What makes a hairless ape a human being?
Three million years ago, four species of hominid, proto-human monkeys, roamed the veldt of East Africa. One of these, Handy Monkey or Homo Habilis, became the first true human ancestor with a sudden and mysterious expansion of brain size. The next and two and a quarter million years saw an unusually rapid evolution in both brain size and complexity. It has been called the fastest advance recorded for any complex organ in the whole history of life, on this planet.
The evidence, biological and fossil, clearly points to the fact that man is descended from primate ancestors not notably different from modern primates. However, Homo Sapiens, the Smart Monkey, is clearly in a class apart as a species. Three million years ago, Handy Monkey was a higher animal; 100,000 years ago, Smart Monkey emerged from the African incubator as a species of conscious, self-aware individuals. Since that point, mankind has changed very little, physically, leaving modern evolutionary biologists without any model or theory to account for the amazing proliferation of cultures and civilizations that Smart Monkey and Very Smart Monkey have created.
“Thinking about human evolution ultimately means thinking about the evolution of human consciousness,” as Terrence McKenna notes in Food of the Gods. The human mind arises out of a complex series of inter-related developments. Our unique linguistic and symbolic ability requires a large brain with lots of space devoted to linguistic processing, storage and retrieval, along with the associated motor skills of writing and tools use. This larger brain makes it necessary for our children to be born earlier and cared for longer outside the womb. These are not trivial developments, in an evolutionary sense. For all of them to happen at the same moment to produce the Smart Monkey is not only unique, but incredible. Thinking about the evolution of human consciousness ultimately means thinking about evolutionary intervention.
The proto-hominids, such as Handy Monkey, had been around for at least six million years before the beginning of the sudden brain size expansion. There is no evidence for a “missing link,” and no explanation for the sudden developments. Calling it an accident or a coincidence is simply not helpful.
However, Smart Monkey was in no doubt about the source of this “consciousness.” He saw it as divine, that is completely Other, and connected somehow with the invisible world around him. The first thing Smart Monkey did with his new ability to store information epigenetically, as stories, songs, myths, and so on, was to describe the numinousity of the natural world. Religion, that is the desire to relate to an “other” world or presence beyond the material locus, arose naturally from Smart Monkey’s growing linguistic gifts.
This awareness of the spiritual nature of language led to the creation of Smart Monkey’s original religion, shamanism. Those who could inhabit, and describe, the other world became the transformative nexus around which a culture and eventually a civilization might grow. The shaman is primarily an ecstatic technician, a master of the art of inducing trance states and deriving usable information about the way the world works from them. Ecstasy, in its purest expressions, creates a harmonic resonance cascade that can become the laser-like coherence of enlightenment.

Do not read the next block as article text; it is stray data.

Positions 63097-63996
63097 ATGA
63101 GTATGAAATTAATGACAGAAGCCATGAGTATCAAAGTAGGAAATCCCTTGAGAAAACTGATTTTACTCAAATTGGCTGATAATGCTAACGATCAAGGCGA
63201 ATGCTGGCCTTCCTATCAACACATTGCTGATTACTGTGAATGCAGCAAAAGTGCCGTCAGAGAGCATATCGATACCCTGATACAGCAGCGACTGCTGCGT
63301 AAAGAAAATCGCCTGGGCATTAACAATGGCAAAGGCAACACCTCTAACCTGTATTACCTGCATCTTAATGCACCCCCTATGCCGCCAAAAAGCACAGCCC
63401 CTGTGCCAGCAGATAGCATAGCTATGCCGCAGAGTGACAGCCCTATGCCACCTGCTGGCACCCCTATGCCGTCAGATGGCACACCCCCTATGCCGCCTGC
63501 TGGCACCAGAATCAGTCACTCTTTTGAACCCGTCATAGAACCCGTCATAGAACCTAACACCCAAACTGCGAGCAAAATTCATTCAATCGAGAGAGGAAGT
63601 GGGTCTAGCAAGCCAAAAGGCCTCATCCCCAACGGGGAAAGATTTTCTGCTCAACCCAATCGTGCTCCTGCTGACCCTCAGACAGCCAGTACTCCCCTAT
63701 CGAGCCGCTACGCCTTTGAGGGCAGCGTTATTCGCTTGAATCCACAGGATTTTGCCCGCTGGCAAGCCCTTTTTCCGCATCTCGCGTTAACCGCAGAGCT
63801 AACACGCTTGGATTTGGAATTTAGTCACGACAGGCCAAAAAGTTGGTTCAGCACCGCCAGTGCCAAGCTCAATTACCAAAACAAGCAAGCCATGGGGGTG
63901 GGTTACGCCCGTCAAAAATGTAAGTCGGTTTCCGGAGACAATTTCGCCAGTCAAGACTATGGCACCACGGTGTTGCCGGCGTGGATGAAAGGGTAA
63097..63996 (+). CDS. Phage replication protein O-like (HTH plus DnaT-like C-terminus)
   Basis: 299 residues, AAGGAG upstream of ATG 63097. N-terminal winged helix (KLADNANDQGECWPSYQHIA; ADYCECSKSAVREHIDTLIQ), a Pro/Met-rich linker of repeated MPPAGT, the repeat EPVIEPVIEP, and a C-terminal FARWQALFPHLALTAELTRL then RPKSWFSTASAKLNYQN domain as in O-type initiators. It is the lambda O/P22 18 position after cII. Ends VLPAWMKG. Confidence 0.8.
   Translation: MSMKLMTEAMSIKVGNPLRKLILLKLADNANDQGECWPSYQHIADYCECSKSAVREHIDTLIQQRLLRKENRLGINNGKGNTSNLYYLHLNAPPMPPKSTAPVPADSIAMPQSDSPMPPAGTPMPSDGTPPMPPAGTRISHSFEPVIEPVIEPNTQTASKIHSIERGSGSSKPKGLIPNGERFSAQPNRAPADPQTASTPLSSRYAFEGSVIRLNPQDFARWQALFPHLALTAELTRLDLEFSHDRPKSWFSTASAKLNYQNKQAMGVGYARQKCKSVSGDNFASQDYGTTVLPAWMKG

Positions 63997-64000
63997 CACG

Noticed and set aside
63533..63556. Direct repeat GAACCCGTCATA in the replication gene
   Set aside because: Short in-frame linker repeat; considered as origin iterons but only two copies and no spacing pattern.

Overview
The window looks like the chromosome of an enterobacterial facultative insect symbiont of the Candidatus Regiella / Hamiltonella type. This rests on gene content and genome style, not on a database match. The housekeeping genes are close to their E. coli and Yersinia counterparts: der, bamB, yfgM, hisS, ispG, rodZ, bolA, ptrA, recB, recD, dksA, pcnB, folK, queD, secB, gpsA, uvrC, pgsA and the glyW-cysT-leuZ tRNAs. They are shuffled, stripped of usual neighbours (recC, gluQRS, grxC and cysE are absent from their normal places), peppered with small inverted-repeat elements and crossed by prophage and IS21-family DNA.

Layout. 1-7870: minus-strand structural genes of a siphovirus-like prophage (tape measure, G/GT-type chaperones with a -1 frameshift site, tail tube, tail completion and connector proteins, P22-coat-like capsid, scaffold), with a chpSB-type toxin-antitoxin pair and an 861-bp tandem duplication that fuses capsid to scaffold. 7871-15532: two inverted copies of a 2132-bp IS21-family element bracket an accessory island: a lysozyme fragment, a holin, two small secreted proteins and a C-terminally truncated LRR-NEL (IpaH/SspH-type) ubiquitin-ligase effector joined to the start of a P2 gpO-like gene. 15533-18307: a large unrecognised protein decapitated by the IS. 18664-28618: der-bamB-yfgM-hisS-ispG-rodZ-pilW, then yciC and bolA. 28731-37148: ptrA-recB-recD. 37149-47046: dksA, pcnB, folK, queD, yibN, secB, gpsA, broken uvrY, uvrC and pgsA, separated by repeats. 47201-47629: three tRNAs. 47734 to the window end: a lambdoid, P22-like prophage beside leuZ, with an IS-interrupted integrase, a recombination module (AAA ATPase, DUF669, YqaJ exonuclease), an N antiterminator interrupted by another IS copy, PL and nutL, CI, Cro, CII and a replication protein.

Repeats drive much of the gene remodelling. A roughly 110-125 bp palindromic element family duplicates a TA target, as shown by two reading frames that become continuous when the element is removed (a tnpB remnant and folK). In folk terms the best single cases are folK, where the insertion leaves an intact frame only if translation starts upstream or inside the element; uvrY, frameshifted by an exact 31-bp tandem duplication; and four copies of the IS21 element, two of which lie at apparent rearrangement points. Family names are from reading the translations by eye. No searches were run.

What makes a hairless ape a human is his ability to generate and sustain this kind of ecstasy. When the harmonic resonance of ecstasy reaches a self-sustaining level, then the being can be said to have attained “free will,” that is, choices are personal, ethical and aesthetic and are bound only by the limits of compassion, which are infinite. Instead of being limited by the constraints of imagined duty or obligation to an external ideal, true “free will” partakes of infinite sharability, infinite resonance.
Self determination, individually and as a species, can only be achieved as a result of free will.
Now, suppose that all those years of explosive growth in human complexity had as its object the development of a species capable of this type of free will self determination. Three million years ago, someone or something tripped an evolutionary switch, shunting a large brained primate species onto the fast track toward sentience. Even if we postulate that the switching mechanism is inherent within the very pattern of our DNA, that is, whenever certain evolutionary tags such as brain size, thumbs and binocular vision coincide the process automatically shifts toward sentience, then we are left trying to explain the intelligence of the process. Perhaps sentience has a self-regulating mechanism that guides evolution toward the optimum choices. We apprehend this mechanism as God, or fate, or even as extra-terrestrial biologists when it intervenes to re-direct us toward sentience and self determination.
Again, taking the minimalist view that this sentient evolution is entirely DNA hard wired, the fact remains that if it happened here, on Earth, then it must have happened elsewhere. It is more incredible to think that it only happened once, here, and nowhere else, than to think that it must be somewhat common on a galactic scale. Even with this idea, the possibility of helpers from species who have undergone this transformation themselves remains. The probable emergence of a new self-determined species would be of great interest to a galactic community composed of such species.
With this in mind, the question becomes: How can we consciously align ourselves with the evolutionary mechanism? What are the Visitors, our galactic rescue squad, trying to tell us?